Marcus Slease (JJ Mars) is a (mostly) surrealist and fabulist writer from Portadown, N. Ireland and Utah.
His latest book is Play Yr Kardz Right (Dostoyevsky Wannabe, 2017).
He lives in Madrid, Spain.
Visit his website for more info:
No name but love, indeed, for Marcus Slease, in this exciting collection of small, surprising, lyrical poems which continue (very nicely, thank you) the ideas and methods of such poets as Clark Coolidge in At Egypt, Phil Whalen in Scenes of Life at the Capital, and Roy Kiyooka in Kyoto Airs. The writer’s eye & his heart remain open throughout this book, the language is clean, clear & refined, and one comes out exhilarated both by what Slease sees & by the way that he says it. In a world of spam (to paraphrase the author) he gives us (good) ham. With a big side of kimchee. Reader, read on! Because Mu! So! –in Japanese = Emptiness! Yes!
- Tim Atkins (author of Petrarch)
Marcus Slease's Mu (So) Dream (Window) lets in haunting landscapes where bodies and locations are in constant motion, dissolving and precipitating, presence and absence following each other's shadow: The foreign desert is encountered by its sand blowing through a muted city, delivery food and Rumi are found left on the doorstep, the taste and warmth of "you" are dissolving on the tongue. Here, writing becomes an act of tracing, in which all presences are intensified in their muted, bodily foreignness.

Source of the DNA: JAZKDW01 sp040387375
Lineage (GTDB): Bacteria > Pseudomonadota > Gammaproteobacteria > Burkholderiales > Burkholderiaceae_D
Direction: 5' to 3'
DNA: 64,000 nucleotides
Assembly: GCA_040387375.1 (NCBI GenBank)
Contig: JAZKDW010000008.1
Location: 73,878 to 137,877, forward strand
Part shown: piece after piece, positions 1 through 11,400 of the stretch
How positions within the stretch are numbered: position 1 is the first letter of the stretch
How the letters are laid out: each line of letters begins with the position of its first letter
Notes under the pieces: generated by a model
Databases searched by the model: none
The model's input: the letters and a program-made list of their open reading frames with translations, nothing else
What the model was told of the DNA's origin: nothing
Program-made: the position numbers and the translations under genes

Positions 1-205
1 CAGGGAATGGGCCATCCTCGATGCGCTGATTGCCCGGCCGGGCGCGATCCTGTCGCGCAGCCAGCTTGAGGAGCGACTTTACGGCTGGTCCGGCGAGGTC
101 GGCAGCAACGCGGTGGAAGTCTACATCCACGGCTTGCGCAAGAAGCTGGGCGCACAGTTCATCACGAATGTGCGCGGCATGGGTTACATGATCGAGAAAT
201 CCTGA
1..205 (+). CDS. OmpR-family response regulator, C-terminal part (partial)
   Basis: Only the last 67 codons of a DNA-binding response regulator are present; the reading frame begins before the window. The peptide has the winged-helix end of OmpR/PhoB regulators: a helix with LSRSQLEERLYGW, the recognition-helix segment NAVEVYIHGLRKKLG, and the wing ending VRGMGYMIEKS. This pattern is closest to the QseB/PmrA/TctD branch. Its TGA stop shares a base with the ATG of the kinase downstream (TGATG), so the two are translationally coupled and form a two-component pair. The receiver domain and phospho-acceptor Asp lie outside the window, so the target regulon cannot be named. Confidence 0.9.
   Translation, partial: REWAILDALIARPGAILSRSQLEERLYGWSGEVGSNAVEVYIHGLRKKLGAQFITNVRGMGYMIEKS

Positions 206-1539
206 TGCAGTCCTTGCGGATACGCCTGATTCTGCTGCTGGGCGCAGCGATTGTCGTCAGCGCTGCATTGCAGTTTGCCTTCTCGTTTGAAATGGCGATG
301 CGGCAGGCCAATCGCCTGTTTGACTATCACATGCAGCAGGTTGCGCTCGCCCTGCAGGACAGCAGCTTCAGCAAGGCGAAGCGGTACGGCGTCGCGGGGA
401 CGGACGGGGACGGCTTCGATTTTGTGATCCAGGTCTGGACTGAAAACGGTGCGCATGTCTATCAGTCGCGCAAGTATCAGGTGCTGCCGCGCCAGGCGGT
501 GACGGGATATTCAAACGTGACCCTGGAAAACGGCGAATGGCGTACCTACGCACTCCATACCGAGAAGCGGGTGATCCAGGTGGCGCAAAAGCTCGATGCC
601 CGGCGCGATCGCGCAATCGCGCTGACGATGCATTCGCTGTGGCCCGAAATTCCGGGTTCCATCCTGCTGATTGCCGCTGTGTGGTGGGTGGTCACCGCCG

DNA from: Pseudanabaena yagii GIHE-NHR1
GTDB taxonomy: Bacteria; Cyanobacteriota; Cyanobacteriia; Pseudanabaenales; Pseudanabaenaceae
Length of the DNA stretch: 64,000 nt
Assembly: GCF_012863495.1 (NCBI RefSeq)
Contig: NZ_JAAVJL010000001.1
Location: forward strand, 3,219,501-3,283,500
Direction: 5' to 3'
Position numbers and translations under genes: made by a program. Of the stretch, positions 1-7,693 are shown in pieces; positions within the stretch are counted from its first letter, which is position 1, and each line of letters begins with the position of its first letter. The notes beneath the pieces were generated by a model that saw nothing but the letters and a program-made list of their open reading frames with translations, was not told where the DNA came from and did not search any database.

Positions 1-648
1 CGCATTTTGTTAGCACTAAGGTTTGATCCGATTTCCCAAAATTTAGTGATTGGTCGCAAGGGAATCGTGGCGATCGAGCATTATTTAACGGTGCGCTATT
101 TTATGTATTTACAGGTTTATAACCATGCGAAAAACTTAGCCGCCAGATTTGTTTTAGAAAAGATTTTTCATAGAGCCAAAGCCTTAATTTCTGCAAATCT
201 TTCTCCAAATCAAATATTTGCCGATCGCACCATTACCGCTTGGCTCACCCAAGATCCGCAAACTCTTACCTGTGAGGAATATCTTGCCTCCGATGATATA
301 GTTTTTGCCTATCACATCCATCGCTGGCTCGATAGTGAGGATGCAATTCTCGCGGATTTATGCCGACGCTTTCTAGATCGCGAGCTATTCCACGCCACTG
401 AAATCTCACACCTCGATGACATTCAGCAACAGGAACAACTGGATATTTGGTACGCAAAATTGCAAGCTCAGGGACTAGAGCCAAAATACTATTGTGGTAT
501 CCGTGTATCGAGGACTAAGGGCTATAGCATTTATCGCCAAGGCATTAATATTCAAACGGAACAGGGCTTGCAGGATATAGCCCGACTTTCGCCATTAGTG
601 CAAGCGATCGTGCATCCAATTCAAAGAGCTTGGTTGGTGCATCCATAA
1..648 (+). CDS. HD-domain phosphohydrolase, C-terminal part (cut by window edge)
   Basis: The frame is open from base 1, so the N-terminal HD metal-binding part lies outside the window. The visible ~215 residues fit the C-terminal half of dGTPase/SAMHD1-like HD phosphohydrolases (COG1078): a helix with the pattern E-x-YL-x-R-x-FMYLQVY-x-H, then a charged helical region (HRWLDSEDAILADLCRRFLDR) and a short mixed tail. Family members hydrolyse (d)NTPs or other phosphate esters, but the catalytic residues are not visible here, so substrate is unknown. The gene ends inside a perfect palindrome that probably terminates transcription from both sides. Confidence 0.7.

- Jiyoon Lee (author of IMMA)
This poetry has seen a lot, has seen the world, but it catapults onward unjaded, grimy/sparkly, "huffing life." If poetry is throught [thought/through/through it/rough/route/wrought] then Marcus Slease is on its tube train and he's pulling out the stops, he'll "unlatch/the room" you read in.
This review really hit it for me. I recently read Maurice Scully's _Livelihood_ and Geofrey Squires _Untitled and Other Poems_ is on deck (I love that baseball term. It is baseball, right?)
I think this is from The Nortre Dame review, but I found it via goofle (I mean google).
Another Ireland: Part Two
Maurice Scully, The Basic Colours. Durham, UK: Pig Press, 1994.
Geoffrey Squires, Landscapes and Silences. Dublin: New Writers' Press, 1996.
Catherine Walsh, Idir Eatortha and Making Tents. London: Invisible Books, 1996.
By Robert Archambeau
I began the first half of this article (Notre Dame Review #4) by mentioning some of the limits to the legendary hospitality Ireland has shown to its poets. If you arrive in Ireland from any point of departure outside of Eastern Europe, you will indeed find a public far more willing than the one you left behind to grant poets the recognition all but the most ascetic secretly crave. However, this hospitality has never extended to Irish poets w…